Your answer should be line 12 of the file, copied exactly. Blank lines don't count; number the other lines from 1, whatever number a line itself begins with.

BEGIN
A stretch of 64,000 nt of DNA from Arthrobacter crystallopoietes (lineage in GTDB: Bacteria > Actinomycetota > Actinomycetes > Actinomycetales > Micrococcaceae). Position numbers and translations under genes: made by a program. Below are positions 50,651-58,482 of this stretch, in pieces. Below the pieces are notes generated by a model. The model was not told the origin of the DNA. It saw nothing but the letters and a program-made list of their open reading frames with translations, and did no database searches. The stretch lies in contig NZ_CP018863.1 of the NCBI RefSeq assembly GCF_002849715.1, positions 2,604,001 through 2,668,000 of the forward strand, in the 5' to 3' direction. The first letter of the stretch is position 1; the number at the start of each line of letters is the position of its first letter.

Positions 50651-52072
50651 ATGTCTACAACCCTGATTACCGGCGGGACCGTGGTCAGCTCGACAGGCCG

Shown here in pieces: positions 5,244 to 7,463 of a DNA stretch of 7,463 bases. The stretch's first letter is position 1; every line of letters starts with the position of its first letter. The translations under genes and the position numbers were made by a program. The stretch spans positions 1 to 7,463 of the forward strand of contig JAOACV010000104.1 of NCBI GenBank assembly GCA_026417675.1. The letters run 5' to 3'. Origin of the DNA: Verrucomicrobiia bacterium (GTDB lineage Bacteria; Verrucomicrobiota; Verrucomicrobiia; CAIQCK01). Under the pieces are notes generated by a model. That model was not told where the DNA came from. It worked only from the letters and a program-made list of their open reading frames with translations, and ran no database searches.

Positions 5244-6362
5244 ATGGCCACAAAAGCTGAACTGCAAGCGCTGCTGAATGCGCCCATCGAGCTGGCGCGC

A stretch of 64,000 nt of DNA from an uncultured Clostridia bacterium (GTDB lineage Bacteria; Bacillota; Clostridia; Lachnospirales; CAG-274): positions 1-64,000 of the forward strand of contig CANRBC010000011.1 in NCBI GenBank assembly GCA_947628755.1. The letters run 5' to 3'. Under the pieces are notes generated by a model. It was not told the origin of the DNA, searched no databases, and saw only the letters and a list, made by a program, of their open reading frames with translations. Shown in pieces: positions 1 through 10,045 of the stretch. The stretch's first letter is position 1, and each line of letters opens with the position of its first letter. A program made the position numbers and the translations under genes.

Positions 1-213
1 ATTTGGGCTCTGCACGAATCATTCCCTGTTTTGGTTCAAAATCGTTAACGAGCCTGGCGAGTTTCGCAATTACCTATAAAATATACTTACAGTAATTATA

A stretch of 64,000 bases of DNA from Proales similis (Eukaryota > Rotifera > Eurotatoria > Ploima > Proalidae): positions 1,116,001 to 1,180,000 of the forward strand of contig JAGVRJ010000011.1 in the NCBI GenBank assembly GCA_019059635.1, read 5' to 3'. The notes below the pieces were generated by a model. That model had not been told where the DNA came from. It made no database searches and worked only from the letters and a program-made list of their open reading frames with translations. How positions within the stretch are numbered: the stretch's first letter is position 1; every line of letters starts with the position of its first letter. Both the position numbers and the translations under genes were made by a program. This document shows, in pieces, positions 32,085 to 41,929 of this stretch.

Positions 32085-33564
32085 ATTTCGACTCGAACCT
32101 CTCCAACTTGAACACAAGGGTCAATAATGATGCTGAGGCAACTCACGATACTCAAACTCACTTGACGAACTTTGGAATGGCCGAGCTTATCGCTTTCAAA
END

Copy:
32085 ATTTCGACTCGAACCT